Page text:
Leicester, having added a body of fifteen thousand citizens to his army, marched from London, with a resolution to bring the controversy to an issue.
Continuing How The House of Commons Began in England,
our selection from The History of England, From the First Invasion by the Romans to the Accession of Henry VIII by John Lingard published in 1819. The selection is presented in eleven easy 5 minute installments. For works benefiting from the latest research see the “More information” section at the bottom of these pages.
Previously in How The House of Commons Began in England.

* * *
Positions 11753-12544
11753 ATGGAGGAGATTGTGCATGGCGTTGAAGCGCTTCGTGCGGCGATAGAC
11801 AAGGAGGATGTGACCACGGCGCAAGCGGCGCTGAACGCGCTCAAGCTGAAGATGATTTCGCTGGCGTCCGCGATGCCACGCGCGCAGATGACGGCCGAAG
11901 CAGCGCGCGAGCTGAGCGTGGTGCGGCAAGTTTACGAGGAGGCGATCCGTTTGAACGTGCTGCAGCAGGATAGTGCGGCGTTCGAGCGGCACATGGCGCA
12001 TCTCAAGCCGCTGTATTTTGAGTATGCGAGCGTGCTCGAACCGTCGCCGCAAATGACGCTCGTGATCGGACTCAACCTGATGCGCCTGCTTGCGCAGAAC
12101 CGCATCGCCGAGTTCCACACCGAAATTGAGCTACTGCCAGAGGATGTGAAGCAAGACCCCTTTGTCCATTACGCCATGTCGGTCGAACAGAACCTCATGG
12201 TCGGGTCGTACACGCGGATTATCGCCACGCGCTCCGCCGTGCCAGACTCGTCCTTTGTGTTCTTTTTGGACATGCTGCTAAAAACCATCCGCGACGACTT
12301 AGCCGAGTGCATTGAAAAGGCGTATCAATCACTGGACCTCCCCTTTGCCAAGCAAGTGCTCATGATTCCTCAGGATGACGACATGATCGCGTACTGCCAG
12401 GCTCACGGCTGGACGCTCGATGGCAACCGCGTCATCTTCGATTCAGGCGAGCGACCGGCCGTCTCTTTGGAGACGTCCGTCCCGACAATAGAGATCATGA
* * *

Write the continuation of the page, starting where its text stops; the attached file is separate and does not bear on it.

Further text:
The barons had already taken their resolution. The moment the decision was announced to them they declared that it was, on the face of it, contrary to truth and justice, and had been procured by the undue influence which the Queen of Louis, the sister-in-law to Henry, possessed over the mind of her husband. Hostilities immediately recommenced; and as every man of property was compelled to adhere to one of the two parties, the flames of civil war were lighted up in almost every part of the kingdom. In the North, and in Cornwall and Devon, the decided superiority of the royalists forced the friends of the barons to dissemble their real sentiments; the midland counties and the marches of Wales were pretty equally divided: but in the Cinque Ports, the metropolis, and the neighboring districts Montfort ruled without opposition. His partisan, Thomas Fitz-Thomas, had been intruded into the office of mayor of London; and a convention for their mutual security had been signed by that officer and the commonalty of the city on the one part, and the earls of Leicester, Gloucester, and Derby, Hugh le Despenser, the grand justiciary, and twelve barons on the other. In the different wardmotes every male inhabitant above twelve years of age was sworn a member of the association: a constable and marshal of the city were appointed; and orders were given that at the sound of the great bell at St. Paul’s all should assemble in arms and obey the authority of these officers. The efficacy of the new arrangements was immediately put to the test. Despenser, the justiciary, came from the Tower, put himself at the head of the associated bands, and conducted them to destroy the two palaces of the King of the Romans, at Isleworth and Westminster, and the houses of the nobility and citizens known or suspected to be attached to the royal cause. The justices of the king’s bench and the barons of the exchequer were thrown into prison; the moneys belonging to foreign merchants and bankers, which for security had been deposited in the churches, were carried to the Tower; and the Jews, to the number of five hundred, men, women, and children, were conducted to a place of confinement. Out of these, Despenser selected a few of the more wealthy, that he might enrich himself by their ransom; the rest he abandoned to the cruelty and rapacity of the populace, who, after stripping them of their clothes, massacred them all in cold blood. Cock ben Abraham, who was considered the most opulent individual in the kingdom, had been killed in his own house by John Fitz-John, one of the barons. The murderer at first appropriated to himself the treasure of his victim; but he afterward thought it more prudent to secure a moiety, by making a present of the remainder to Leicester.